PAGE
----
Travelling to the European Union or Northern Ireland with your pet?
A current EU pet passport issued in GB will NOT be valid for travel to the EU or NI from 1st January 2021.
Before your dog, cat or ferret can travel to the EU or NI for the first time after 1st January 2021, you’ll need to apply for an animal health certificate.
What your pet needs to apply for an animal health certificate
- Your dog, cat or ferret must be microchipped.
- Your dog, cat or ferret needs to be vaccinated against rabies (NB: your pet must be at least 12 weeks old before it can be vaccinated)
- You will need to wait 21 days after any primary vaccinations before you travel so bear this in mind when you are planning your travel and AHC appointment
How do I get an animal health certificate?
An animal health certificate (AHC) can only be issued by an Official Veterinarian (OV). An appointment for this can be arranged by contacting your veterinary practice.
When you apply for an animal health certificate, you will need to take your pet, along with vaccination and other medical records, to the issuing vet.
An Animal Health Certificate normally includes details of:
- Pet owner’s details
- Your pet’s description
- Rabies vaccination details (your animal will need to have been vaccinated at least three weeks prior to the AHC appointment and have had a UK Rabies vaccine within the past three years)
- Rabies blood test (as required)
- Canine tapeworm treatment (as required)
- Intended country of entry (The AHC has to be issued in the language of the country in which you are entering the EU)
Which countries do I need an animal health certificate for?
You need an animal health certificate for your dog, cat or ferret if they’ll be travelling from the UK to an EU country and then returning to the UK. You can’t do this after your pet’s rabies vaccination has expired to the UK from an EU country, or another country the UK accepts animal health certificates from. If your pet is travelling from a non-E country then different rules may apply (for example additional documentation or blood samples). See www.gov.uk/take-pet-abroad for government guidelines on which countries this is applicable to.
Why is an animal health certificate necessary?
An Animal Health Certificate, along with any other official documentation, is a legal requirement in order to bring your pet into the UK or take it to a European Union country mainland Europe without quarantine. The primary purpose is to keep the UK free from rabies, and other foreign diseases such as those transmitted by parasites that do not exist in the UK.
Who can issue an animal health certificate?
Your animal health certificate can only be issued by a vet who has been authorised by the government (an Official Veterinarian).
Who can apply for an animal health certificate?
The owner, as named in on the animal health certificate must be aged over 16. Pets must be accompanied either by their owner or by a person authorised in writing by the owner.
How much does a animal health certificate cost?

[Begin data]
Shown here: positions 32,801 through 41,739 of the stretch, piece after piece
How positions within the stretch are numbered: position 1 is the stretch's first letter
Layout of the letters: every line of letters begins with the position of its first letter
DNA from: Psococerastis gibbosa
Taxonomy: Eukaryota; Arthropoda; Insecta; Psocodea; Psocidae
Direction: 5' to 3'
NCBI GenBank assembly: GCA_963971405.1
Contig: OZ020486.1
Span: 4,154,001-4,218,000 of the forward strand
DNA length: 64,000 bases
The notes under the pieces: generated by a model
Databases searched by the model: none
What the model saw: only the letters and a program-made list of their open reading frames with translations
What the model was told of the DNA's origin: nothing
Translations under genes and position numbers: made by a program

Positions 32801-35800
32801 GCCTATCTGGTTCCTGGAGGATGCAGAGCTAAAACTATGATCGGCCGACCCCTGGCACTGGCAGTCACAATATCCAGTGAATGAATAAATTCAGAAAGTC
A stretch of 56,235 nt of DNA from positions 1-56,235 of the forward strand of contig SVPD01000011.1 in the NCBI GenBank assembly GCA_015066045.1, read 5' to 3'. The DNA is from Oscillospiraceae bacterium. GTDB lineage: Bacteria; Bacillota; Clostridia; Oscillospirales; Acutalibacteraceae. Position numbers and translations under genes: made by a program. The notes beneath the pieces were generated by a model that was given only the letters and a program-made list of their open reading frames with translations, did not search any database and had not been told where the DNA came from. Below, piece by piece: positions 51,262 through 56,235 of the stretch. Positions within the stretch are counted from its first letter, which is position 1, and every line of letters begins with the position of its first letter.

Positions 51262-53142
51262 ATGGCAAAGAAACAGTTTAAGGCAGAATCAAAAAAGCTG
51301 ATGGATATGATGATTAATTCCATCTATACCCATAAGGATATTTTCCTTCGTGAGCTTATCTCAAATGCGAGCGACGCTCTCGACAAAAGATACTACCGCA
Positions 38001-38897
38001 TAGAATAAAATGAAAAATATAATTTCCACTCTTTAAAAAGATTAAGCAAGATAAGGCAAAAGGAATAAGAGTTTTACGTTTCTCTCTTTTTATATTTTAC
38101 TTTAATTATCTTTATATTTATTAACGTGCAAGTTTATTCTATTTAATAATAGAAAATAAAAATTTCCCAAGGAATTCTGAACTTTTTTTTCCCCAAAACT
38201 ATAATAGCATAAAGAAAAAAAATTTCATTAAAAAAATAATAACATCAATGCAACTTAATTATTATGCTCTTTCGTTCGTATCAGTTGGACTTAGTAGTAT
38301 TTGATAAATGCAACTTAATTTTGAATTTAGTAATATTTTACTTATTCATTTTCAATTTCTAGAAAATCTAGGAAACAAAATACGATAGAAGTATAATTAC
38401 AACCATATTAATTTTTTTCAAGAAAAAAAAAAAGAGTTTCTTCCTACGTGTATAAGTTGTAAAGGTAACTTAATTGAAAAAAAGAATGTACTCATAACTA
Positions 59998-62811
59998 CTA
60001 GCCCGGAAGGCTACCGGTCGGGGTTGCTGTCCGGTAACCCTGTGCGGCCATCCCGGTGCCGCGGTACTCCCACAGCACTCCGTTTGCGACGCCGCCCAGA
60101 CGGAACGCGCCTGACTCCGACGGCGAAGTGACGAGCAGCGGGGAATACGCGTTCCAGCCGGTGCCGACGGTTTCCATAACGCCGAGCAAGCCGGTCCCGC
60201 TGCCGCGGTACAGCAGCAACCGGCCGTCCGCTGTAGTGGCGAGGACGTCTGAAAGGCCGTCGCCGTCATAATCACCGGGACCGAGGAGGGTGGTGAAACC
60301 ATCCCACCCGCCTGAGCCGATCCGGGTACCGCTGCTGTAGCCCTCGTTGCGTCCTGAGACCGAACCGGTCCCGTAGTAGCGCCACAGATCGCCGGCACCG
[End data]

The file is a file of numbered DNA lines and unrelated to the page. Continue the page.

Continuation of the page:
An Animal Health Certificate costs £106.50*( This is the consultation and includes reviewing & finalising all your documents. Any vaccinations or medications required in addition will incur additional charges). A microchip is £16.28 and will only need to be implanted once. A Rabies vaccination costs £50.40 – this will need to be repeated every three years to allow continual travel under the Pet Travel Scheme.
How long does it take to process an animal health certificate?
A animal health certificate can only be issued ten days to travel (ie: you will have 10 days to use it to leave this country). Please bear in mind that travel to some countries require blood tests and additional treatments, and in these cases, passports or travel certification can take significantly longer to prepare and issue. You should always contact us as soon as possible if you are planning to travel.
How long is the animal health certificate valid for?
Animal health certificates can then be used for travel between EU countries (including the UK) for up to four months from the date your animal enters the EU.
How old does my pet have to be to get their animal health certificate?
The EU Regulation requires pets to be at least 12 weeks old when vaccinated. Whilst some EU countries will allow young, unvaccinated pets to travel (subject to certain conditions) the UK does not permit this. This means no pet can enter the UK unless they are 15 weeks old (12 weeks and 21-day wait).
How many pets can one person apply for animal health certificates for?
The owner or authorised person can only be accompanied by a maximum of five pets. You cannot take more than 5 pets to an EU country or NI unless you’re attending or training for a competition, show or sporting event. You’ll need written evidence of registration for the event when you travel.
Where do I need to go to for my animal health certificate application appointment?
You can come to the RVC Beaumont Sainsbury vet practice in Camden. All animal health certificate appointments must be booked in advance by calling us on 020 7387 8134.
Where can I get pet travel advice from?
You can contact the friendly team at the Beaumont Sainsbury Animal Hospital where we will be happy to help with any questions you may have about travelling with your pet. Specific requirements for individual countries can be found by contacting the Animal Plant and Health Agency on 0370 241 1710.
You can read more about Animal health certificates and pet travel at www.gov.uk/take-pet-abroad